That while they were either recovering the body or taking the guy that got killed to the hospital (was he DOA?), that film crews showed people walking in and out of the store as if nothing happened. I guess consumerism waits for no one.

amberglow's picture
Submitted by amberglow on

working on them too even, i think...there were a bunch injured, including a pregnant woman.

hobson's picture
Submitted by hobson on

Just as clarification, when they talk about 40% of sales, they mean for the whole Christmas season, not the one day after Thanksgiving. This is not just big companies. Many small businesses are dependent on sales between Thanksgiving and Xmas for profitability.

I have heard various descriptions of what happened on the news. It is probably more testimony to sloppy coverage by the local news than to attitudes of the public. At first, I heard that the guy had been trampeled. Then I heard that the doors had been knocked down on him. I heard that there was not enough security etc. Finally, I heard a report that this will surely result in lawsuits against Walmart.

Then on the same local report I heard what the result of the holiday shopping was. As usual, I doubt the one report I heard, but it said sales were up from last year. But it is amazing how easily they make the transition from someone being killed in a shopping frenzy to the result of the shopping and what it means for retailers.

It is the fashion to make Christmas into a business report. How do you change that emphasis in local news reporting? And most of the people I know in NY are shocked about it. But we get reports everyday of people getting killed in this city. Death is just a part of the news.

Submitted by lambert on

Remember all the portents in The Seventh Seal? This feels like one of them. "They say a man was trampled at Wal-Mart..."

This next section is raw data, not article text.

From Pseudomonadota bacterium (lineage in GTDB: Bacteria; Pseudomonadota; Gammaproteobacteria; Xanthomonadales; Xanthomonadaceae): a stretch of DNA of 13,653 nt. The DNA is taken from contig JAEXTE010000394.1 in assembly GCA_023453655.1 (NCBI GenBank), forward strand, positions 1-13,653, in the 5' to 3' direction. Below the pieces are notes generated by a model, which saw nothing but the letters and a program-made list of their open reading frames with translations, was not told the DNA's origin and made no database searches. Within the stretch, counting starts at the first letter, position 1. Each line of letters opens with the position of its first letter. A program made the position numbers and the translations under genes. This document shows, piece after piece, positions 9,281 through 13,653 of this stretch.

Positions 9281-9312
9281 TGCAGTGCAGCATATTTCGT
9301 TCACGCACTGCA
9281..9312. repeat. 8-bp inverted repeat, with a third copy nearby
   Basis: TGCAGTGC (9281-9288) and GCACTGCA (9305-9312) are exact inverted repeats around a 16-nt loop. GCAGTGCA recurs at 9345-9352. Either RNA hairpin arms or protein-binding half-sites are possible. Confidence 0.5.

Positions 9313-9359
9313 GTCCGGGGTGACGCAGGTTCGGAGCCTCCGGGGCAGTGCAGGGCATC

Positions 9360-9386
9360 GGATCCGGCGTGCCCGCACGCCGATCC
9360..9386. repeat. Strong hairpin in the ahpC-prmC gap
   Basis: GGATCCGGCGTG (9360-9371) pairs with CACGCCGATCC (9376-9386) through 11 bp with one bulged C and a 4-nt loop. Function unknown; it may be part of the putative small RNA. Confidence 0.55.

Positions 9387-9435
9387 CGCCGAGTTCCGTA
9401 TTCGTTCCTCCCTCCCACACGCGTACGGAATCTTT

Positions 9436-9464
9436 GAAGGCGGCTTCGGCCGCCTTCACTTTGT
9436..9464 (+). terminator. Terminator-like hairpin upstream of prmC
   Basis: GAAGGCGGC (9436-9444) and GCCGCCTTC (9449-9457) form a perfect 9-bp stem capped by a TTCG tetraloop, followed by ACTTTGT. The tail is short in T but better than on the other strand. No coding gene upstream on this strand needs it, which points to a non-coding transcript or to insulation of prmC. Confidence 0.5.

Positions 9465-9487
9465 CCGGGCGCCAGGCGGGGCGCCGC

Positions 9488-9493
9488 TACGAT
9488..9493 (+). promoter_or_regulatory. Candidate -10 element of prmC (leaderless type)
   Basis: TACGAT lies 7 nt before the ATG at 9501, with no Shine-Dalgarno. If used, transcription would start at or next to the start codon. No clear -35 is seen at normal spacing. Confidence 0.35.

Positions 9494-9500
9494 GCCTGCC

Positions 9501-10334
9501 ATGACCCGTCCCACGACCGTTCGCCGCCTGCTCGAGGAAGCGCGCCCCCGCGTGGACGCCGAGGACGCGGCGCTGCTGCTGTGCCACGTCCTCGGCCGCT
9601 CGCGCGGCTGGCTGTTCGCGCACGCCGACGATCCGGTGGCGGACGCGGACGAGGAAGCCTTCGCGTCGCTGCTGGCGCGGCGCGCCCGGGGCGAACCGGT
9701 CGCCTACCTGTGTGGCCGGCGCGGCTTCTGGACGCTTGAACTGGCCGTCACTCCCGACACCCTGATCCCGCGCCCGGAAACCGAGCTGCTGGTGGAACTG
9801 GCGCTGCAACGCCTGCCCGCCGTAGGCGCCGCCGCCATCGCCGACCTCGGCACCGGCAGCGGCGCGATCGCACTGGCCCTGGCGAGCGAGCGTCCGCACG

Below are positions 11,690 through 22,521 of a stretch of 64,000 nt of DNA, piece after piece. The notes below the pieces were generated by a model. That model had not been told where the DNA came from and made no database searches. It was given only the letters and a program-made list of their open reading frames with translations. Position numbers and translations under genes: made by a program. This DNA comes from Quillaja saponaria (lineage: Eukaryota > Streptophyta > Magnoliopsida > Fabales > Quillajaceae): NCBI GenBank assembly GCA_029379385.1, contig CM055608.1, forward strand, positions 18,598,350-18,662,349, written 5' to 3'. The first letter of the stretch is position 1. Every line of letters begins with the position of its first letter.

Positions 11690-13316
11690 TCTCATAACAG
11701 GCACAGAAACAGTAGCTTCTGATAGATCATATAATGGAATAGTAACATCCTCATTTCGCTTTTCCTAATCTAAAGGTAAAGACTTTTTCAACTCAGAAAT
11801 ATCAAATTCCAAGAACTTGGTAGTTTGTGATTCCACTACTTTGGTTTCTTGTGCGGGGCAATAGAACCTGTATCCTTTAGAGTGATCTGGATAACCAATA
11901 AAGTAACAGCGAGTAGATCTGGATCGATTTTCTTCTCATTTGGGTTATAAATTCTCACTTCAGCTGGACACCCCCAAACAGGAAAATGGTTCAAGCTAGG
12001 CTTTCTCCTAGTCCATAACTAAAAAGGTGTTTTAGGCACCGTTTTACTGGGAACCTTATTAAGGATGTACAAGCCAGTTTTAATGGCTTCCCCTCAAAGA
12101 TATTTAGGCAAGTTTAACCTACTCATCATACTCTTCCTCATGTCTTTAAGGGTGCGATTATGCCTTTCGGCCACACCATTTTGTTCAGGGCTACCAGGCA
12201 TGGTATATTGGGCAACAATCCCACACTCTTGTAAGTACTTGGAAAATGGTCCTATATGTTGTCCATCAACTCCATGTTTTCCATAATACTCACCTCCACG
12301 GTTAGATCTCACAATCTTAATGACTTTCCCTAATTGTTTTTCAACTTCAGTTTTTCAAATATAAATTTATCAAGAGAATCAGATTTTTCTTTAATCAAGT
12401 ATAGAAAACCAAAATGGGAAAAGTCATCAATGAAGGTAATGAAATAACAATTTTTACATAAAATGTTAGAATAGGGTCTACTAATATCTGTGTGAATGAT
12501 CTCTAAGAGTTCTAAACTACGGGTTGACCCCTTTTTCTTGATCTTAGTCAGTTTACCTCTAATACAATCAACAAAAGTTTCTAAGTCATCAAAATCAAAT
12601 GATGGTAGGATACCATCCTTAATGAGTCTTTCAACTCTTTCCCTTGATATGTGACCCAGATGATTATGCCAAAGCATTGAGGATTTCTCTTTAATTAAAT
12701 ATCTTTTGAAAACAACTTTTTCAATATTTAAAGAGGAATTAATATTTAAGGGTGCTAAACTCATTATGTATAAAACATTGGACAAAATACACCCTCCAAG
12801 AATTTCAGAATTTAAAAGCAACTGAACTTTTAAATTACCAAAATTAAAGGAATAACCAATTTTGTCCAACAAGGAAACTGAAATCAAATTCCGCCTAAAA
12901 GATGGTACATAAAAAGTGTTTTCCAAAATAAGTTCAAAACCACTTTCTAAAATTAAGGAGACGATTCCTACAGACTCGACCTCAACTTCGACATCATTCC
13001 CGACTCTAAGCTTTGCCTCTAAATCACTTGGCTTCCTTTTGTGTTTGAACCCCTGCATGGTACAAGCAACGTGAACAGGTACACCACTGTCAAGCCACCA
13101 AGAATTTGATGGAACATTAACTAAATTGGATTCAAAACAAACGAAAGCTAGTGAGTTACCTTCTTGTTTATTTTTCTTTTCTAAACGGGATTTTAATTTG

NOTE The story sayts 40% annual. Either way it's a monoculture, but is the story wrong?

amberglow's picture
Submitted by amberglow on

it's when they go "in the black" for the year for the first time, if all goes well for them saleswise.

amberglow's picture
Submitted by amberglow on

Stores need to better plan for crowds, police say

... As police brass dissect what happened when a stampede of shoppers outside a Valley Stream Wal-Mart left a seasonal worker dead, they may lean on the stores themselves to better plan for events like Black Friday, a Nassau police spokesman said yesterday.

Nassau police say the stampede outside the discount chain store was foreseeable given the huge crowds that gather for post-Thanksgiving sales.

"I can't stress enough how the onus is on them," said Det. Lt. Kevin Smith, the county police's chief spokesman.

Wal-Mart has defended its security planning, saying it anticipated the large crowds, hired more personnel and put up barricades.

Smith said if businesses refused to work with police to make events safer, authorities could take steps like calling in the fire marshal to inspect the premises for safety.

But the Black Friday melee is proof the department can no longer leave security for these kinds of events as much in the hands of the private business when the public is at risk, said Jim Carver, president of the Nassau Police Benevolent Association.

"We got caught with our pants down on this one," Carver said. "There should be more communication between the department and the mall on what is going on." ...

may??? could take steps???

Damon's picture
Submitted by Damon on

Stop encouraging Black Friday, and then perhaps the crowds will downsize to more appropriate levels, levels that don't resemble a cattle rustling. I know, crazy idea. I'm really not a fan of the whole "send in more police/secruity". To me, that's reactionary, not proactive in any way. What we need to do is head this off from the beginning so there won't need to be copious amounts of law enforcement and security.